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US M10 Tank destroyer (late version) WWII 1/72 UM 202

US M10 Tank destroyer (late version) WWII 1/72 UM 202
US M10 Tank destroyer (late version) WWII 1/72 UM 202

M10 Tank destroyer (late version) WWII 
1/72 WWII military VEHICLE scale plastic model kit
UniModels (UM) 202

Manufacturer: Universal Models / UniModels / UM (Ukraine)
Scale: 1/72
Material: Plastic
Condition: New in Box

Number of parts: 227parts + 15 photo-etched parts

The M10 tank destroyer, formally 3-inch Gun Motor Carriage, M10 was aUnited States tank destroyer of World War II based on the chassis of the M4 Sherman tank. It was numerically the most important U.S. tank destroyer of World War II and combined a reasonably potent anti-tank weapon with a turreted platform (unlike the previous M3 GMC, whose gun was capable of only limited traverse). Despite the introduction of more-powerful types as replacements, it remained in service until the end of the war. Some of those replacements were in fact modified and/or rebuilt from the M10 itself.

It was christened the Wolverine by the British, although unlike other vehicle names such as the M4 Sherman, the name was not adopted by American soldiers,who called it TD (a nickname for any tank destroyer in general) beyond its formal designation.US combined-arms doctrine on the eve of World War II held that tanks should be designed to fulfill the infantry support and exploitation roles. The anti-tank warfare mission was assigned to a new branch, the tank destroyer force. Tank destroyer units were meant to counter German blitzkrieg tactics. Tank destroyer units were to be held as a reserve at the corps or army level, and were to move quickly to the site of any enemy tank breakthrough, maneuvering aggressively to destroy enemy tanks. This led to a requirement for very fast, well-armed vehicles. Though equipped with turrets (unlike most tank destroyers of the day), the typical American design was more heavily gunned, but more lightly armored, and thus more maneuverable, than a contemporary tank. The idea was to use speed and agility as a defense, rather than thick armor, to bring a powerful self-propelled gun into action against enemy tanks.

The 3-inch Gun Motor Carriage T35 was the prototype of the M10. It was equipped with a 3-inch (76.2 mm) gun in a new sloped, circular, open-topped turret, developed from the Heavy Tank T1/M6 turret, and mounted on an early-production Medium Tank M4A1 hull.The M10 used a Medium Tank M4A2 chassis (M10A1s used M4A3 chassis) with an open-topped turret mounting a 3" gun M7. This gun fired the Armor Piercing M79 shot that could penetrate 3 inches of armor at 1,000 yards at 30 degrees from vertical. Other ammunition carried throughout its service life included the Armor Piercing Capped Ballistic Cap (APCBC) M62 projectile, High Velocity Armor Piercing (HVAP) M93 shot, and Armor Piercing High Explosive (APHE); 54 rounds of 3-inch ammunition were carried. The rear of the turret carried two large counterweights which gave it a distinctive shape. The main shortcoming of the 3 inch cannon was its APHE round, which was the round most commonly used for engaging tanks. The 3 inch APHE round was based on the naval 3 inch round and had a small charge in the rear of the round which was supposed to explode after penetration of the target's armor plating. Unfortunately it was discovered that it exploded on impact or shortly thereafter, causing the round not to penetrate. It is still a puzzling mystery as to why this problem was never addressed with a better base fuse or by deleting the small HE charge in the rear of the round. This was also the problem with the towed version of the 3 inch cannon, the M-5, in the antitank role.In its combat debut in Tunisia in 1943 during the North African campaign, the M10 was successful as its M7 3-inch gun could destroy most German tanks then in service. The M10's heavy chassis did not conform to the tank destroyer doctrine of employing very light high-speed vehicles, and starting in mid-1944 it began to be supplemented by the 76mm Gun Motor Carriage M18 "Hellcat". Later in the Battle of Normandy, the M10's gun proved to be ineffective against the frontal armor of the newer German Tiger and Panther tanks unless firing HVAP rounds,[6] but was effective against the most common tanks such as the Panzer IV medium tank and other lighter vehicles and self-propelled guns. Tank destroyer units had been supplemented with 90mm towed guns in partial anticipation of heavier German tanks, but their lack of mobility made employing them difficult. By the fall of 1944, the improved90mm Gun Motor Carriage M36 began to arrive in Europe as well. In the Pacific war, US Army M10s were used for infantry support, but were unpopular due to their open-topped turrets, which made them more vulnerable than a fully enclosed tank to Japanese close-in infantry attacks.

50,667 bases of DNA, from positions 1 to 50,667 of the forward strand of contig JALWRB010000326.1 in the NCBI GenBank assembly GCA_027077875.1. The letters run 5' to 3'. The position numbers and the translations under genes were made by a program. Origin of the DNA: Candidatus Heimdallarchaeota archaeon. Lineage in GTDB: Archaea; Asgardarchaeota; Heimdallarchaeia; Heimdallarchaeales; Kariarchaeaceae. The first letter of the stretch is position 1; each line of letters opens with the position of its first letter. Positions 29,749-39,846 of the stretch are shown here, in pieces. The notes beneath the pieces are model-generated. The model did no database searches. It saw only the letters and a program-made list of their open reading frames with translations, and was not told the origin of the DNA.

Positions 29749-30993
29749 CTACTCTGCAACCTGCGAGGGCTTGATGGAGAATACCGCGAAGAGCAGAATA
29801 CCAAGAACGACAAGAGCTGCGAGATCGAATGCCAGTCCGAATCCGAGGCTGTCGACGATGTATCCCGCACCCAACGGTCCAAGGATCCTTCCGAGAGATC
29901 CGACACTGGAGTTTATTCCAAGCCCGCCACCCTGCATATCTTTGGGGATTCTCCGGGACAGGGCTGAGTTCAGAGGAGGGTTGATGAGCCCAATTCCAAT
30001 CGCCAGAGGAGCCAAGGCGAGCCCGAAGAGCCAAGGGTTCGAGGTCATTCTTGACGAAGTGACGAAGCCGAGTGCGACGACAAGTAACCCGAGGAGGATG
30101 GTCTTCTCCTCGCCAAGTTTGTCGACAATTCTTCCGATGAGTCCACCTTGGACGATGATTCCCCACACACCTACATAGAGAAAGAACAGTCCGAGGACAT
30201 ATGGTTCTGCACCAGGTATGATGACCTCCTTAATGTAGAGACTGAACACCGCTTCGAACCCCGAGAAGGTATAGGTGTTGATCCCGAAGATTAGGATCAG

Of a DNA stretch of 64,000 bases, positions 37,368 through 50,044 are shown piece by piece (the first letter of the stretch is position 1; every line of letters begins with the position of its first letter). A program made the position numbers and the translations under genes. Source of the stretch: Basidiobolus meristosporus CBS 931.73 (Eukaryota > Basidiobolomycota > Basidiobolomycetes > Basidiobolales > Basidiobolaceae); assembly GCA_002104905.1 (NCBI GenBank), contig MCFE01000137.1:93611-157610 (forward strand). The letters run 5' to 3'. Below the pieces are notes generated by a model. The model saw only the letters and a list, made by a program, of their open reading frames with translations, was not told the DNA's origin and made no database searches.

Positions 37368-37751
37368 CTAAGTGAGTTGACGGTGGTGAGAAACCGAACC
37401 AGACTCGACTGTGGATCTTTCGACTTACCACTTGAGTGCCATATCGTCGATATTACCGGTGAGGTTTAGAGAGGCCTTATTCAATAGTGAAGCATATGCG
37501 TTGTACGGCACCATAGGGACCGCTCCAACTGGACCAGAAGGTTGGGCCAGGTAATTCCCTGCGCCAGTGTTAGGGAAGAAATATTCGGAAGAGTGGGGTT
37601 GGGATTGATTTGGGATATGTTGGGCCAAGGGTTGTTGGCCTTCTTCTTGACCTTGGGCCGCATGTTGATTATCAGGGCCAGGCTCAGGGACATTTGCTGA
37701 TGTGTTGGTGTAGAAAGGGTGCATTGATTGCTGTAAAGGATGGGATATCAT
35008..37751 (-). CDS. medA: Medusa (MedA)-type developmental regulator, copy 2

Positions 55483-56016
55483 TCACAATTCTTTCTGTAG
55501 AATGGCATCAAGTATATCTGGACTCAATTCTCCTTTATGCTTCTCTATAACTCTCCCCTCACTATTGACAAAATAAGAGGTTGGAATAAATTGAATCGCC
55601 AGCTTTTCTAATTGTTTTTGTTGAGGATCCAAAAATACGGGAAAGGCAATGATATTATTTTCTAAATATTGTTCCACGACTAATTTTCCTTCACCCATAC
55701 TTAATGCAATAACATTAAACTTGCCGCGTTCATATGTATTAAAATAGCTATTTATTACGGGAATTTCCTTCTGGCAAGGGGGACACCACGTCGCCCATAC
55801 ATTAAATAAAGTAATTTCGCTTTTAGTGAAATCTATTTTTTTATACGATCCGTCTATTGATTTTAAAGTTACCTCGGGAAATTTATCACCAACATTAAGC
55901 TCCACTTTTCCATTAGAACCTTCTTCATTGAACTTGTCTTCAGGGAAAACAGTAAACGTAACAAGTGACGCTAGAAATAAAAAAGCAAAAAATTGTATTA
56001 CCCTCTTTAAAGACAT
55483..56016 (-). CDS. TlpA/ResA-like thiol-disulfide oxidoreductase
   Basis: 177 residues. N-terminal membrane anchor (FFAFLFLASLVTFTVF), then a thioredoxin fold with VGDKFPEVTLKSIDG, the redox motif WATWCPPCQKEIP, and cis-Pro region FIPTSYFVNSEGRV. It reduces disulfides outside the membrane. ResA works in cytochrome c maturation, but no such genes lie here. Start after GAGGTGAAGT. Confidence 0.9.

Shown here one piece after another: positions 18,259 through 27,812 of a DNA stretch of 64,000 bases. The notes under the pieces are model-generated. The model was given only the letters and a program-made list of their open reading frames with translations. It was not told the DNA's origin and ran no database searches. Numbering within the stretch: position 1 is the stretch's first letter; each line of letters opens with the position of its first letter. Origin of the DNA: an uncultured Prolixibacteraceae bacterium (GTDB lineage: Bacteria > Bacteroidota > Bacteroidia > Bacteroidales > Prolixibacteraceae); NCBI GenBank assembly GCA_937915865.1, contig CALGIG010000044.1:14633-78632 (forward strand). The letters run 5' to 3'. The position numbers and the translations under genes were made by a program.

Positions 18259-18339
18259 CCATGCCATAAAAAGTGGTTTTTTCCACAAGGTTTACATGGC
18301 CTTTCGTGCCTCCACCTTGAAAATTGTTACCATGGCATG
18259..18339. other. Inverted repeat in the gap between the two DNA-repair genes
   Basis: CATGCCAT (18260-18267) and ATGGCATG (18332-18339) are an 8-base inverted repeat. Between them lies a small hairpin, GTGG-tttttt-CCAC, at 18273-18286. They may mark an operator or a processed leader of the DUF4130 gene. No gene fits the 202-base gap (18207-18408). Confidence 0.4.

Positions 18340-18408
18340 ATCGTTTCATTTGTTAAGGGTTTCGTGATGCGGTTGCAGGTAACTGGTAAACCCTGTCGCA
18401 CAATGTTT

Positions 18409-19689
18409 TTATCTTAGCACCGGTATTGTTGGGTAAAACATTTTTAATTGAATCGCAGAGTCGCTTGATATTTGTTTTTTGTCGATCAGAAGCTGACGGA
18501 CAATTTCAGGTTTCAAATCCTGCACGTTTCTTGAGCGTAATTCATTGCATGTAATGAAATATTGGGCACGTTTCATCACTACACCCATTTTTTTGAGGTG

3-inch Gun Motor Carriage M10
Type Tank destroyer
Place of origin United States
Production history
Designed 1942
Manufacturer General Motors
Produced 1942–1943
Number built 6,706
Weight 29.6 metric tons (65,000 lb)
Length 6.83 m (22.41 ft) including gun
5.97 m (19.6 ft) hull
Width 3.05 m (10 ft)
Height 2.57 m (8.43 ft)
Crew 5 (Commander, 3 gun crew, driver)

Armor 9 to 57.2 mm (0.3 to 2.3 in)


3" (76.2 mm) Gun M7
54 rounds


.50 in (12.7 mm) Browning M2HBmachine gun
300 rounds
Engine General Motors 6046 diesel (conjoined twin 6-71s)
375 hp (276 kW)
Power/weight 12.5 hp/t
Suspension Vertical Volute Spring Suspension (VVSS)


300 km (186 mi)
Speed 51 km/h (32 mph)
General Product Info
Scale 1/72

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  • Stock: 6
  • Model: UM202
  • DATE ADDED: 04/03/2014
  • EAN: 4792156002019
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